Threatened and protected species of bryophytes and lichens rarely occurred in surveyed plots of Schorfheide-Chorin (in less than 20% of surveyed plots per stand type) not allowing for a robust resampling (Table A3 and Table A4). In Schwäbische Alb, threatened and protected lichen species responded similarly as overall lichen diversity to stand type composition (Figure A4c,f). Threatened bryophyte species were promoted by a high share of pure beech stands (Figure A4b) or by pure beech and pure spruce stands when single occurrences were not considered (Shannon diversity, Figure A4e).
3.4. Characteristic Species within Stand Types
While differences in exclusive species numbers among stand types can explain the contribution of each stand type to gamma diversity, this measure gives no information on the identity of species or their specifity to or frequency in a stand type. Using indicator species analyses, we therefore identified those species that were significantly more strongly associated with one or two stand types compared to the third (see Table 4, Table 5 and Table 6). These characteristic species were presumably often exclusive per resampling in the specific stand type.
Among vascular plants, we found no characteristic species for mixed stands compared to both pure stands except for Pteridium aquilinum in NW-Germany when compared to pure beech and pine stands. The same species, though, characterized pure pine stands in Schorfheide-Chorin. In contrast, 25 species were significantly more strongly associated with pure conifer stands compared to pure beech and mixed stands across regions and tree species combinations (Table 4). In addition, 19 species were characteristic for mixed and pure conifer stands at the same time compared to pure beech stands in at least one region (=C/M; Table 4).
Despite a high number of exclusive species in beech stands of Schorfheide-Chorin, only few species occurred with a sufficient average frequency of more than 20% per resampling to be categorized as being characteristic for beech stands in Schorfheide-Chorin. However, six recorded species (including Anemone nemorosa) were significantly more strongly associated with beech stands compared to pure pine stands and beech/pine mixtures. Compared to pure spruce stands and beech/spruce mixtures, no species was significantly more strongly associated with beech stands. With A. nemorosa and A. ranunculoides, two species were associated with pure beech stands and with beech/spruce mixtures (B/M; Table 4).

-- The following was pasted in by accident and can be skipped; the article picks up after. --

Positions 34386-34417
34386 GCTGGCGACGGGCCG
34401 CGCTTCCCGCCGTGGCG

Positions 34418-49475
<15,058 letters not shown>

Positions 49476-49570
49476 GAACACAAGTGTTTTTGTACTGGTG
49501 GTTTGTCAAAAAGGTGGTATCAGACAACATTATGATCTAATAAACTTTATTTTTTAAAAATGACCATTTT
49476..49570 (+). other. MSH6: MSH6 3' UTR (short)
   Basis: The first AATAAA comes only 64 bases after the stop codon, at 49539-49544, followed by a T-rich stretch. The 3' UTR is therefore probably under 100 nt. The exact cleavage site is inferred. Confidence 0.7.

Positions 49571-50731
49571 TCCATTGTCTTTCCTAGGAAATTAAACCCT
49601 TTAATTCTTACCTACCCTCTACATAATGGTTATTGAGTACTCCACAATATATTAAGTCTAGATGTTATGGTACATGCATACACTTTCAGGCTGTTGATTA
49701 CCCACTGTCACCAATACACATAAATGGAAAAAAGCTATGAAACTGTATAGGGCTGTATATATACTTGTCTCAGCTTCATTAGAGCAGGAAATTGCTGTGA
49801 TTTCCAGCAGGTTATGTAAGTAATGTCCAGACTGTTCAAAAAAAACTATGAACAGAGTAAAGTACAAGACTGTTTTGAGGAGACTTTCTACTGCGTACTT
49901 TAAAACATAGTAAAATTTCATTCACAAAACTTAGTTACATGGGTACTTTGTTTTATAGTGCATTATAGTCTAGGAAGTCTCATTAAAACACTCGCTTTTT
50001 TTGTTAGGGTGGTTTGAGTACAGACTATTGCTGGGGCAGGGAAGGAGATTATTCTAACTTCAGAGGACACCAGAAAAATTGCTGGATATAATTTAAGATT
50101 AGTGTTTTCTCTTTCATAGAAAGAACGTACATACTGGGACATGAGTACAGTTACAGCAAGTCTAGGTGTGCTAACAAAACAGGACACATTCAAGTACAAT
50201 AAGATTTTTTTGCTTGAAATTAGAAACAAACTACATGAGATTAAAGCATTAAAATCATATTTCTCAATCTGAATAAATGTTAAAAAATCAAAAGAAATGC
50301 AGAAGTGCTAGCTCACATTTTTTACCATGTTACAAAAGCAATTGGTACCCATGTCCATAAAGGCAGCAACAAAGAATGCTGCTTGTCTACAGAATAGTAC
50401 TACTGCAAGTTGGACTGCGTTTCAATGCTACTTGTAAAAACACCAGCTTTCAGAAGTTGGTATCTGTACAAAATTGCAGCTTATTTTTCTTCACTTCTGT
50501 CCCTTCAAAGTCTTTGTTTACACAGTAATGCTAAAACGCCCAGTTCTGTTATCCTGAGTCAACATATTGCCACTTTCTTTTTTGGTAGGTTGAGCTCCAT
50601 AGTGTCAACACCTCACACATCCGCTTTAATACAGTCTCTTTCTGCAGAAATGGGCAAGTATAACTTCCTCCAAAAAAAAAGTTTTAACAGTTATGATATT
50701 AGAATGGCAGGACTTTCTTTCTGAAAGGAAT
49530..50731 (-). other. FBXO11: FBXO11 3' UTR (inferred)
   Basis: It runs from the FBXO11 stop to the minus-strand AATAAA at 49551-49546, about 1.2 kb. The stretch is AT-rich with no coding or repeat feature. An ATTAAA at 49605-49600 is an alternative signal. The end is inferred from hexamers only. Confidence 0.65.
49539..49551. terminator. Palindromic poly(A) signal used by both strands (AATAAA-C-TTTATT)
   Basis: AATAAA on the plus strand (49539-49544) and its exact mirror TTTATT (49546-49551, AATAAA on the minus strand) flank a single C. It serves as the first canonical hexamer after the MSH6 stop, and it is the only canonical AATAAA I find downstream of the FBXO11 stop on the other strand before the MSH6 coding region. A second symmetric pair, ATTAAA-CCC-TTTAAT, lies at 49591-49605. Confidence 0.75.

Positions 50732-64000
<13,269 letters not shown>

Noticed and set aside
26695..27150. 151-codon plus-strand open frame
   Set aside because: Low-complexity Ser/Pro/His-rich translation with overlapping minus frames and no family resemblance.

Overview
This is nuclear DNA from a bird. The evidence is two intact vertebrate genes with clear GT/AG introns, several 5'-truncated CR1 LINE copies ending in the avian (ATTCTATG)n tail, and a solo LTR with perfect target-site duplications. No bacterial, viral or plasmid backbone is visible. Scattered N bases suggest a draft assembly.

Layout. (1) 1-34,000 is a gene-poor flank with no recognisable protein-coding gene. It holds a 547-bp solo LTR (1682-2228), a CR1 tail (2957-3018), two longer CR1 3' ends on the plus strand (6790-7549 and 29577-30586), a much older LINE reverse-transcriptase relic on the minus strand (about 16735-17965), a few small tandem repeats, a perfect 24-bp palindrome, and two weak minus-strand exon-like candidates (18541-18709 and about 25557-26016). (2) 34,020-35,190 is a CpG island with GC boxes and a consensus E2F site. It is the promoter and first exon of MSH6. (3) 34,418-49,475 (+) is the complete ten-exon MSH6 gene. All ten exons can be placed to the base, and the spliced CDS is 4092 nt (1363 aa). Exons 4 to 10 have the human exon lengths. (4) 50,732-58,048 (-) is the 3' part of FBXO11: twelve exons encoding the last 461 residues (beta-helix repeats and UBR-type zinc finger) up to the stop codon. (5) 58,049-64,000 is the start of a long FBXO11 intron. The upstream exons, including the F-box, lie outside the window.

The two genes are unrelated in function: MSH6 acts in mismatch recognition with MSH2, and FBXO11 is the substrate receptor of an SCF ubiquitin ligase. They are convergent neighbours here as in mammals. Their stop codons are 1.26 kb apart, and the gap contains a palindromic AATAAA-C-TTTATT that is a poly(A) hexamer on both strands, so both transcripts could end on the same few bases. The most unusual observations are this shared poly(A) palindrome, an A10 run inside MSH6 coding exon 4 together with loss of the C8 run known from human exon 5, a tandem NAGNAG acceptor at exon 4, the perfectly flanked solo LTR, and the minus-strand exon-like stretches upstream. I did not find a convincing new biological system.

Species characteristic of pure conifer stands are more light demanding (higher mean light indicator value) compared to species of beech stands or compared to species also associated with mixtures. A lower share of species closely associated to forests also characterizes them (=forest affinity categories). Species assigned to the categories 1.1 (closed forests species) and 1.2 (species of edges and clearings) within the list of forest species  made up 24% among conifer associated species, 80% among beech associated species and 50% among those species also associated with mixtures in at least one region (Table 4).
Twelve bryophyte species were characteristic of pure conifer stands compared to the other stand types in at least one region, while four species were characteristic of pure beech stands. Ten species were also associated with mixed stands in combination with one of the pure stand types (C/M and B/M: 5 species each). Most of the identified bryophyte species are able to grow on different substrates. Among species that were significantly more strongly associated with pure beech stands or beech stands and mixtures, four species do not use soil as substrate (Table 5).
Characteristic lichen species of pure and mixed stands were mainly identified for Schwäbische Alb (Table 6). For this region, three species were significantly more strongly associated with conifer stands and four species with beech stands. Five additional species were characteristic in pure beech stands and beech/spruce mixtures compared to pure spruce stands. In Schorfheide-Chorin, three lichen species were associated with mixed stands in combination with one pure stand type. All identified lichen species grow either epiphytic or on deadwood. However, 80% of the identified species associated with beech either in pure stands or in mixtures are obligatory epiphytes. For the five species that were more strongly associated with conifers, only two are obligatory epiphytes.
Differences in light indicator values among stand types for characteristic cryptogam species are not as pronounced as for vascular plants (see Table 5 and Table 6). However, conifer associated cryptogam species supported a lower share of closely associated forest species (categories 1.1 and 1.2; 26.7%) compared to characteristic species of pure beech (37.5%) or of pure and mixed stands (38.8%).
3.5. Composition of Stand Types for Highest Regional Diversity
Combining gamma diversity of the three investigated taxonomic groups into a regional diversity measure for Schorfheide-Chorin and Schwäbische Alb resulted in an optimized stand type composition for biodiversity of 50% pure beech and 50% pure pine stands or 60% pure spruce and 40% pure beech stands, respectively (Figure 7).